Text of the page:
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So nineteen ninety nine was when I came to California, got married, quit my job that year, mainly child models was my bread and butter, and then my evening job was either taking a class or shooting models for free. A year later, and I was still working out of my home. Now I have a house. Now I have property. I’m loving it. I’m building sets on my lawn. I’m shooting in my home. I’m going to find a tiny space that I can pay with one client.
So I found a five hundred square foot space that I could pay five hundred and fifteen dollars a month for.
I would come to the studio and when Olivia was born, I would nurse her, put her down on my teeny tiny office. Do.
Pick her up, pick Evan up, my goal was to get them both home and fed and napping by one p.m. right that year, I became a six figure photographer, went from a 500 square foot studio to a 20 500 square foot studio. And I’ve I’ve never lost steam since. I’ve only grown since.
All right, hey, guys, John Bruno Smith here from the High Rollers Club today, we have a very, very special guest on with us.
And she’s one of the most recognizable maternity newborn photographers in the world. Her YouTube channel has over 42 million views and nearly 200000 subscribers. She’s worked with people like Alicia Silverstone, the legendary Kobe Bryant. And we’re so glad to have her. Anna Brandt, how are you? I’m good. I’m well, thank you. Yeah, of course. Thank you so much for joining us. I’m super excited to be chatting. I used to shoot newborns back in the day and I actually had some of your classes back, like back when I was shooting newborns. And then I realized I really wasn’t that great at it. So very it’s a very difficult skill, definitely into Perfect. Your photography is amazing. Your portfolio is gorgeous. Tell me how you started. How did you find newborn photography? How how did you end up going into this genre?
Gosh, you know, I was an amateur photographer from a teenager. I had a camera. I was 16 and had a camera. I remember I was I went to a private boarding school. And so sending pictures home to my family were super important. But even earlier than that, I’m adopted in. My adopted father is from Argentina. So taking photos as a child was super important for the family because they would send that he was the only one from Argentina in America. So they would always send photos. So I actually grew up with a grandmother who would take photos of the food and the family gatherings, and she was always taking photos. So then when I became a teenager, I just started taking photos because when I was adopted into this family, I didn’t come with a photo album and I wasn’t adopted. So I was four. So it’s pretty much under five. There aren’t any photos of me. And when you are adopted, it’s not like you just show up with all your photos in your hand. I mean, that would be great if that happens. It didn’t happen with me. So I didn’t have photos of myself. I’ve never seen what I’ve looked like as an infant. I’ve never even seen with any of my biological members of my family look like I have no idea what my mother, my brother, my father. I don’t know what any of them were. So being adopted. And I’m Puerto Rican and I have a white mother and Latin father from Argentina. It was obvious that I was adopted. No. One, we had a lot of different mixtures in my family and that was fine.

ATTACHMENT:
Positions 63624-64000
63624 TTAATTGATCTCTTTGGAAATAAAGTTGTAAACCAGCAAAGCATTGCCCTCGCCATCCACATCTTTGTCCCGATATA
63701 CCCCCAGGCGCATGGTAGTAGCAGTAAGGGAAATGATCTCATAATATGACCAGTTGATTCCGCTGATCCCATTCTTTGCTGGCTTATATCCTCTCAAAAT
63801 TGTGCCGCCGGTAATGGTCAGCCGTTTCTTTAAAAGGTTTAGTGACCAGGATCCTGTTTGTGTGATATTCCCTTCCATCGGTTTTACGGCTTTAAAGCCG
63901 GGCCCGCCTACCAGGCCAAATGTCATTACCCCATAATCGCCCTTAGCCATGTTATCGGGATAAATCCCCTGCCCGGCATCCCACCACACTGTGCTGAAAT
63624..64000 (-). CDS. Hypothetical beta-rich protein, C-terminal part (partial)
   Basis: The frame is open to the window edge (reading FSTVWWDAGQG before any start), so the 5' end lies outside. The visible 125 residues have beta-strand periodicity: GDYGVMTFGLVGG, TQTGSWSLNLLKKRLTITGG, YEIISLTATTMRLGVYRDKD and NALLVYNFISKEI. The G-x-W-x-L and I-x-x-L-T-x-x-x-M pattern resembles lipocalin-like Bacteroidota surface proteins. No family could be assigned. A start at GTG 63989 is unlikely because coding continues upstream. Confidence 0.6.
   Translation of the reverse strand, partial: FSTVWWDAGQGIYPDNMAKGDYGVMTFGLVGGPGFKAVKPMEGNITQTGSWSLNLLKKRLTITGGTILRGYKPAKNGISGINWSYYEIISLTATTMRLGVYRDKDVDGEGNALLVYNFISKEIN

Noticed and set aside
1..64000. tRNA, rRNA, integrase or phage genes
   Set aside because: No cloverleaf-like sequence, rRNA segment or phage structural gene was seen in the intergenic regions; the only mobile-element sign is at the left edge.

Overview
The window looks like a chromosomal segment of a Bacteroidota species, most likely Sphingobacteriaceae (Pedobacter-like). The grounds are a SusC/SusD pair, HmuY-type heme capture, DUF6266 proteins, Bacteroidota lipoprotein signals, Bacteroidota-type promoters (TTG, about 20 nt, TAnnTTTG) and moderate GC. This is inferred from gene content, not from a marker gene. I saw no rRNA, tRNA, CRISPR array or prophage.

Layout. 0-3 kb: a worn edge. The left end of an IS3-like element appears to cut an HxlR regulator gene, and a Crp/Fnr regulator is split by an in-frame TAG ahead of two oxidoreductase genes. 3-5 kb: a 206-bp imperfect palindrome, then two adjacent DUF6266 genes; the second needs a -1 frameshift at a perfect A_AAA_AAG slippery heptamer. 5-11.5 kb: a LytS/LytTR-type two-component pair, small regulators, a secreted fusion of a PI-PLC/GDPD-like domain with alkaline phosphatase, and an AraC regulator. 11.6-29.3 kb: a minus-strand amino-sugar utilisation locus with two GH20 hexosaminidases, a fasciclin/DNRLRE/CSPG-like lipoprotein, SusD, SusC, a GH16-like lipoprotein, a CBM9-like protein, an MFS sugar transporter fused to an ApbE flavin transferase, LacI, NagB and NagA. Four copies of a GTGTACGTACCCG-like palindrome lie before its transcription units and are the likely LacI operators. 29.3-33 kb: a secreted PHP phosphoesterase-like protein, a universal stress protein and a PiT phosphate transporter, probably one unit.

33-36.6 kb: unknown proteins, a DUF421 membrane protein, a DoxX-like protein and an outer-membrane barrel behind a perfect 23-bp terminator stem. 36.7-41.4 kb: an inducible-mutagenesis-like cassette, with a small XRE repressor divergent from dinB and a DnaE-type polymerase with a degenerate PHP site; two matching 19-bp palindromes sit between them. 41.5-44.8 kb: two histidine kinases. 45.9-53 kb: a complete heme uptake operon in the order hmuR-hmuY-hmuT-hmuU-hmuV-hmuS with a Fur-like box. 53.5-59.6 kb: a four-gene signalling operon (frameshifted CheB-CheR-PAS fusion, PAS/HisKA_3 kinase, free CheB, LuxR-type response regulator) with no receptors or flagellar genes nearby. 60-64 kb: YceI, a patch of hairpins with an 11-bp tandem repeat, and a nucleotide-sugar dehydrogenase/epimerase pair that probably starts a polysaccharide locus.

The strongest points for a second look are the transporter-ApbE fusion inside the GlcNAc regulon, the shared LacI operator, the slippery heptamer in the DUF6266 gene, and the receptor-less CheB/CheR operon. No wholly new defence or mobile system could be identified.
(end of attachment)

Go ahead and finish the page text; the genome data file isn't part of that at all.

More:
But I definitely struggled as a teenager to just try to capture my own image. This is before digital, before social media, when I went to a private boarding school.
You know, as friends, we would always take photos and you dress up and, you know, you put the camera on the tripod and, you know, you do all of that, right? Well, when I went to school, I actually went to school for accounting. I saw that there was a dark room and you could develop your own film.
So I thought, oh, my gosh, I should take a class purely just to print my own photos and fell in love with it at nineteen. I mean, I just was obsessed. It was just a hobby. So from nineteen to twenty nine, I was a pure hobbyist. And when I say hobbyist, I was not saying I was a hobbyist, but asking people to pay for my photography. And that’s something I teach now. Only when when people come to me and I say, are you a hobbyist or you’re professional, because as a hobbyist I was a true hobbyist. I didn’t never took a dime as a hobbyist for photos. I never asked anyone to pay for my film or developing. I would photograph plans. I rode horses at the time, horses. I became an aunt very early on, so I was and Anna by the time I was twenty, some of the youngest of five. So it isn’t enough. He’s pretty quickly. So I was obsessed with them and I think it was I remember with both of my first niece and my first nephew, who one is engaged. No one is married now and one is a cop. But I remember with my nephew seeing my grandfather who lived till he was ninety seven, this is my adopted family, seeing my grandfather, my dad, my brother and my nephew.